First it was France, which brought us the annual Cannes Film Festival. Then Utah introduced America to Sundance. And three years ago, USF unveiled the next wonder in the world of visual art – the Centre Gallery foreign and independent film series.
Well, it may not be on quite that scale as of yet. But it will surely introduce USF students to an aspect of film that is usually devoid from mainstream Hollywood – creativity and artistry.
The Centre Gallery, located on the first floor of the Phyllis P. Marshall Center, is best known as an outlet for students to showcase their artistic styling with a paintbrush. Once a week, though, the employees of the gallery use it to showcase a batch of films they deem important for the USF student body to see.
“There are not a lot of places for students to go to watch these kinds of films,” said Sunni Barbera, artist relations director for the gallery.
“Especially if they are stuck on campus without transportation.”
The films, which are shown every Tuesday at 9 p.m. in MC 296, contain a broad range of storylines and messages. Students in attendance may be treated to a viewing experience with subject matter involving anything from a girl’s frantic search for an obese goldfish (The White Balloon, which showed Sept. 24) to hallucinatory cartoons waxing existential (Waking Life, Oct. 22).
“The workers here decide on a list of movies that we all bring to the table,” said Gina Benedetto, director of public relations for Centre Gallery.
“From there we try to balance the films so that we have a fair range of topics. The films cover a variety of people and cultures that speak for an array of backgrounds and fields of thought.”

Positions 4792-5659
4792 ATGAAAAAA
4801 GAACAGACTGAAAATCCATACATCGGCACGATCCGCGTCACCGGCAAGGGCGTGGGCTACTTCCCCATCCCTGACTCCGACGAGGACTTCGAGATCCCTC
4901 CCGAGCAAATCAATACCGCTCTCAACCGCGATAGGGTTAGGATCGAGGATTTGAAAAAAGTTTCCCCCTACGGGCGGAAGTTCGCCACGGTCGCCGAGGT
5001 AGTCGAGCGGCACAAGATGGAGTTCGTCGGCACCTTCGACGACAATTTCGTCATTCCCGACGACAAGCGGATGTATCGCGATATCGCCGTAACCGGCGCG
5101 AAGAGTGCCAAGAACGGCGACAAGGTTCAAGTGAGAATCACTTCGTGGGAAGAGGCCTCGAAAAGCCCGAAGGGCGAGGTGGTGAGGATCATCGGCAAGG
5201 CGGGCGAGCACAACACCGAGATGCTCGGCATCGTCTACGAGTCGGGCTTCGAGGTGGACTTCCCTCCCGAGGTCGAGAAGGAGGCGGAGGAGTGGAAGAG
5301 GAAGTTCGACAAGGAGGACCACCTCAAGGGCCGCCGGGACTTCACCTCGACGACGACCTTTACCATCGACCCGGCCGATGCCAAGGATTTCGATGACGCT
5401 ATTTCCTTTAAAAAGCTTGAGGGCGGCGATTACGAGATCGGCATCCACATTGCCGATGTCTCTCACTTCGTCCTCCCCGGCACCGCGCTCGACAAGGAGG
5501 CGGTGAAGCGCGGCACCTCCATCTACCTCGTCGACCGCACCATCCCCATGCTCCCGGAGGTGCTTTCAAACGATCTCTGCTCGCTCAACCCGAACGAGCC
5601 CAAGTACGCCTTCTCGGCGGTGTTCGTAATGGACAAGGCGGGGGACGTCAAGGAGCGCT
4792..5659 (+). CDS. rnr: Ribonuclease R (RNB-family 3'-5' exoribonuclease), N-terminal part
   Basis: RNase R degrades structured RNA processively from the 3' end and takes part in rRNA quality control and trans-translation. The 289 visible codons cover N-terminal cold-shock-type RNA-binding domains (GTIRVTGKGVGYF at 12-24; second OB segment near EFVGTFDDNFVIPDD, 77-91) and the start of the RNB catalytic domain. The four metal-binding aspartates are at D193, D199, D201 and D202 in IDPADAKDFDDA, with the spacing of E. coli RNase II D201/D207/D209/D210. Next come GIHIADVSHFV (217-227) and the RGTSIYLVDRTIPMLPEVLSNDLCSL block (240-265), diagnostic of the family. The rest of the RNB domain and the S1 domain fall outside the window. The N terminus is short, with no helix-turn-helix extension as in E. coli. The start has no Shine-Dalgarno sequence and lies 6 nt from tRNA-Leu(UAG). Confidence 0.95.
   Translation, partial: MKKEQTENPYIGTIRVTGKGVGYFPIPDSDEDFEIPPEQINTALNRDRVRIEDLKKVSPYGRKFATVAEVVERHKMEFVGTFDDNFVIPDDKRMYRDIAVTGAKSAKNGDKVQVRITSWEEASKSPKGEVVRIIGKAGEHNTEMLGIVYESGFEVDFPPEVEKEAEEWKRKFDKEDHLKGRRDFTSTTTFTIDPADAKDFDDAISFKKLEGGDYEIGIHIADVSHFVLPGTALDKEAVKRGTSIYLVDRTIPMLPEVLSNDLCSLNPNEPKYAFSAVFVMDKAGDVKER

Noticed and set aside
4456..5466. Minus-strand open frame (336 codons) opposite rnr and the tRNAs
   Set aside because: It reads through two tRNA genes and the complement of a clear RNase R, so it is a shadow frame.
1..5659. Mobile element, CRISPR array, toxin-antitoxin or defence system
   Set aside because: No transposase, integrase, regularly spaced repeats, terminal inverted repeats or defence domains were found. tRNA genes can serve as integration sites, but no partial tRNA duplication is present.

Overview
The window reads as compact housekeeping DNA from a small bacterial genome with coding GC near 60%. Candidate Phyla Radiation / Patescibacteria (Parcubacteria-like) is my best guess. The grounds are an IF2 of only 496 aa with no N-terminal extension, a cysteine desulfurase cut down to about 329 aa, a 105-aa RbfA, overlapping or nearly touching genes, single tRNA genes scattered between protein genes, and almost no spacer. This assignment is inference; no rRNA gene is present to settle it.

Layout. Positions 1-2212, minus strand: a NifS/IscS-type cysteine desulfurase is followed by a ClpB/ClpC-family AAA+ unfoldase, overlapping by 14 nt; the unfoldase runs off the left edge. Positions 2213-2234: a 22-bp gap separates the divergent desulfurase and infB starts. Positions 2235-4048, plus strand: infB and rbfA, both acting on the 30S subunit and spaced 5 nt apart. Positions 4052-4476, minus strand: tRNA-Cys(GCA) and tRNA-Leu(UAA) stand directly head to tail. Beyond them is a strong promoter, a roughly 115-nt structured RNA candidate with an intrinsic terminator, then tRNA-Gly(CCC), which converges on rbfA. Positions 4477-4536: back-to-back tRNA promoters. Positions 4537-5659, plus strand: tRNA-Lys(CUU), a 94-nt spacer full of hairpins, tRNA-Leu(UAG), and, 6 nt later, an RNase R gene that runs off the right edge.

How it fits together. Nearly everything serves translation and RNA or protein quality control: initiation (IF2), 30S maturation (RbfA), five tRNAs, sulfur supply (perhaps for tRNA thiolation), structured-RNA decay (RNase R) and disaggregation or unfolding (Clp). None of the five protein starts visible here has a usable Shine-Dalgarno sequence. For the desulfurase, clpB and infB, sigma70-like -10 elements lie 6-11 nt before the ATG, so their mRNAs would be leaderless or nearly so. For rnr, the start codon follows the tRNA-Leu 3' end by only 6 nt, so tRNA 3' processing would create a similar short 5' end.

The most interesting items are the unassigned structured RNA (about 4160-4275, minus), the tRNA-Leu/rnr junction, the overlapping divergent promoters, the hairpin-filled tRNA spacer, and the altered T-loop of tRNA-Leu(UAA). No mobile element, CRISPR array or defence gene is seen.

The world of the independent and foreign film is far removed from the world of packed multiplexes, endless TV promotion and mammoth box office ticket sales that are today’s conventional Hollywood movie scene.
“The film festival is, obviously, marketed at a different crowd,” Benedetto said. “They are films that are considered visually stunning and conceptually great for a not-so-commercial audience.”
And as for Centre Gallery’s film series creating a competition with the long-running “Movies on the Lawn,” which mostly plays mainstream Hollywood films, Barbera says there isn’t one.
“We are actually working together,” she said. “They actually helped sponsor us, and our schedules allow students to attend both if they want to.”
The smaller venue and arguably deeper subject matter of the films make for a different entertainment experience.
“We just started advertising the festival, but we usually get 15-20 on a good night,” Benedetto said.
And some students keep coming back. Phil Chamberlin says he has been a regular since the induction.
“I think the gallery has done a great job,” said Chamberlin, a graduate student. “I have been coming here since the beginning and what I really love about it is that the films they show come from a variety of countries, third-world countries, instead of just those countries normally renowned in film.”
Benedetto said she hopes to provide an enjoyable experience for students.
“A lot of kids don’t go out and find these quality films,” she said. “So we are helping them out a little.”
Contact Nick Margiasso at email@example.com